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Page Index of A History of Portage la Praire
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John Costigan is pictured on the left, and Cyprian Costigan (nicknamed "Chippy" by his friends) is shown at right.
SPIRITS PAST AND PRESENT
Back in the late 1870s and early 1880s, which was long before prohibition, and naturally long before there was any such thing as a Government Liquor Control Commission, liquor and wine merchants did an honorable and profitable business.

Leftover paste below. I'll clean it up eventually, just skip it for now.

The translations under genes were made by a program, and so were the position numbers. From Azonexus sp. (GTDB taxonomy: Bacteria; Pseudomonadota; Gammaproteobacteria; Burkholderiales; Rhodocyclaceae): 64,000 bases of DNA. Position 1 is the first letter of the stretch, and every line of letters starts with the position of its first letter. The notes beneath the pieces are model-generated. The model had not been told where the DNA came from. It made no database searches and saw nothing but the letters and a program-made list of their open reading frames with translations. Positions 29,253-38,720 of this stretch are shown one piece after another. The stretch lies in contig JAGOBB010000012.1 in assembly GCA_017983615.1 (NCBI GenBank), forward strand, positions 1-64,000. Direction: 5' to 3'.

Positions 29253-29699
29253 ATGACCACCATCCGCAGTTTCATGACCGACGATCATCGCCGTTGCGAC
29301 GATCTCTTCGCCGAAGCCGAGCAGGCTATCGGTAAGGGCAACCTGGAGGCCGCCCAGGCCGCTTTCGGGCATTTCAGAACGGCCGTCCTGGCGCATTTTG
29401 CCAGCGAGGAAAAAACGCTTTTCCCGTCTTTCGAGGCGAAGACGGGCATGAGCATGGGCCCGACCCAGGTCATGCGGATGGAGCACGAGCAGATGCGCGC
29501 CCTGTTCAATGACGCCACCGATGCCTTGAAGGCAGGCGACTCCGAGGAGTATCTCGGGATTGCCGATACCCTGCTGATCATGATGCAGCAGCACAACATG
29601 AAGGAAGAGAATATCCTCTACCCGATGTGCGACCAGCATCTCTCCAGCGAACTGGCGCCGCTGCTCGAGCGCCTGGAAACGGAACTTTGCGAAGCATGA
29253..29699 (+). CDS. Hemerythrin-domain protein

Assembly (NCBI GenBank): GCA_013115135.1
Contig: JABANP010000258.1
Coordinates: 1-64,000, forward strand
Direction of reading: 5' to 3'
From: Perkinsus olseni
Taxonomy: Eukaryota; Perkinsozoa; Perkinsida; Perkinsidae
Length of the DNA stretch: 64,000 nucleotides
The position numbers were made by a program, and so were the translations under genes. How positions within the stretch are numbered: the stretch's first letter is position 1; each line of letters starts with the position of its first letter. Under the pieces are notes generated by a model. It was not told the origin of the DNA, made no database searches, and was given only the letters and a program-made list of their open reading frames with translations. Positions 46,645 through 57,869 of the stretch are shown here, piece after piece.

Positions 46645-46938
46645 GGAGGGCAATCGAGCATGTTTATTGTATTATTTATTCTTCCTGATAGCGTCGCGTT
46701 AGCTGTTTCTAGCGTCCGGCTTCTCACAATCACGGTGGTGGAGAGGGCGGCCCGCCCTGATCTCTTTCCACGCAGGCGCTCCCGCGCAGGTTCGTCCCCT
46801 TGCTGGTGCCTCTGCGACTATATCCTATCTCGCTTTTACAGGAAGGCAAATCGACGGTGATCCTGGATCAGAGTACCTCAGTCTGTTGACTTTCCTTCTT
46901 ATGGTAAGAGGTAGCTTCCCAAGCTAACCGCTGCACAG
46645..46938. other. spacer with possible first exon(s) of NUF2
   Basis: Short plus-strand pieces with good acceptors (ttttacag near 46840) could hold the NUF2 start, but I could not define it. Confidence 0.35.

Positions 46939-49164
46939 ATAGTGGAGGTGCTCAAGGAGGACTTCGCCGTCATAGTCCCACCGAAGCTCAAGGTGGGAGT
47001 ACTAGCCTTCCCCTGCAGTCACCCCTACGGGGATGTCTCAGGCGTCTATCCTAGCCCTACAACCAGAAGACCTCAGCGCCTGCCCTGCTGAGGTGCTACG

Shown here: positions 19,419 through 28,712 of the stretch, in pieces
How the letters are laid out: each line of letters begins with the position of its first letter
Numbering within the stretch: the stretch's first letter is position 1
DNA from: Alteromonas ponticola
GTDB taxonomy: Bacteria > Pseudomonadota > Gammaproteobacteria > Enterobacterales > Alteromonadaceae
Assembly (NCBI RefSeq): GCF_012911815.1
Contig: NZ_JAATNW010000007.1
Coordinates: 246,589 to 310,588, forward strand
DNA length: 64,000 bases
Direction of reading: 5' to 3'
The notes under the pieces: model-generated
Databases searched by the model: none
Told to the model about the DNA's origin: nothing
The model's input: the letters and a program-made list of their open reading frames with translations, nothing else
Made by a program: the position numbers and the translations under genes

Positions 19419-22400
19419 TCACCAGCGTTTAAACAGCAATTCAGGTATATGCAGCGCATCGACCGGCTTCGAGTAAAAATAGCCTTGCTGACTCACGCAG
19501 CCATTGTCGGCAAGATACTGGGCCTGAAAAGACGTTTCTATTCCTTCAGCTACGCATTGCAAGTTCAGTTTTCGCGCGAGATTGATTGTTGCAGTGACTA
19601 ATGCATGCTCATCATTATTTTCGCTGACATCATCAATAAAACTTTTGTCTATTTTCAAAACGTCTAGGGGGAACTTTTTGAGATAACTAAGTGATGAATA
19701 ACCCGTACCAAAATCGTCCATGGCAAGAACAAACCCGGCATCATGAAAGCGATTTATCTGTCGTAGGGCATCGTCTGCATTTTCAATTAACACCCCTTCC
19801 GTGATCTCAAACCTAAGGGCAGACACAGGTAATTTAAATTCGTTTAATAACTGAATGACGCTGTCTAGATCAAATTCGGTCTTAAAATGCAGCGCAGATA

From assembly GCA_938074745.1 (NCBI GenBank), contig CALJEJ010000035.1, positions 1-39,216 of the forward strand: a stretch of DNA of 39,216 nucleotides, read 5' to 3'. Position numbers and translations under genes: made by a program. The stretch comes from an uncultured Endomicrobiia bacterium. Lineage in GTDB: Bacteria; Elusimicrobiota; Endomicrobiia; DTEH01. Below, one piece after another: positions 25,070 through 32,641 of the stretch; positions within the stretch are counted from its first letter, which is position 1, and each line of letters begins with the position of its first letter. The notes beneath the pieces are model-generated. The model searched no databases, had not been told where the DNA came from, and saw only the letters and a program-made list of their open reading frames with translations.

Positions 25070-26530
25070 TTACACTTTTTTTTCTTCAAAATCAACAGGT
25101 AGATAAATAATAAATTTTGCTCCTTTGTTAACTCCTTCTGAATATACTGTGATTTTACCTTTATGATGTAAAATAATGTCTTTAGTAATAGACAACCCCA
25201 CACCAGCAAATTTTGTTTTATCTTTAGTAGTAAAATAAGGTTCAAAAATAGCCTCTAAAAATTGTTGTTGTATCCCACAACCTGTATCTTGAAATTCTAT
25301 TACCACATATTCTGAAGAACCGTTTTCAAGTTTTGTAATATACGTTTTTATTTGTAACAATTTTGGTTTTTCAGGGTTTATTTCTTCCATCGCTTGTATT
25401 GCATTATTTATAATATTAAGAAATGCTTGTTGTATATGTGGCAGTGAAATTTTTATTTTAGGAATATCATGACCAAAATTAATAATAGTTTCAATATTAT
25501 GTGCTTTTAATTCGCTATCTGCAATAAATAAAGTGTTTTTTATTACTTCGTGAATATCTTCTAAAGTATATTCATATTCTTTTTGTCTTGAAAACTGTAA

Prices were reasonable as an old invoice made out to T. A. New man & Bro. shows:
Rye, 70 cents per gallon; Rye Special, $1.30 per gallon; P. Spirit, 65 Op. $1.44 per gallon. etc., etc.
There was no such thing as a bootlegger in those days!
Most country people, who lived where chokecherries or dandelions grew profusely, made their own wines; rhubarb that was left after a taste for relish or pie had subsided, was used for the same purpose. Many an old-timer has said it was even strong enough to get "tiddly" on!
Brandy was kept on hand for weak spells, gin was good for the kidneys, rum was used with honey and hot water for bad colds and Christmas wasn't Christmas without little glasses of wine to go with the cake.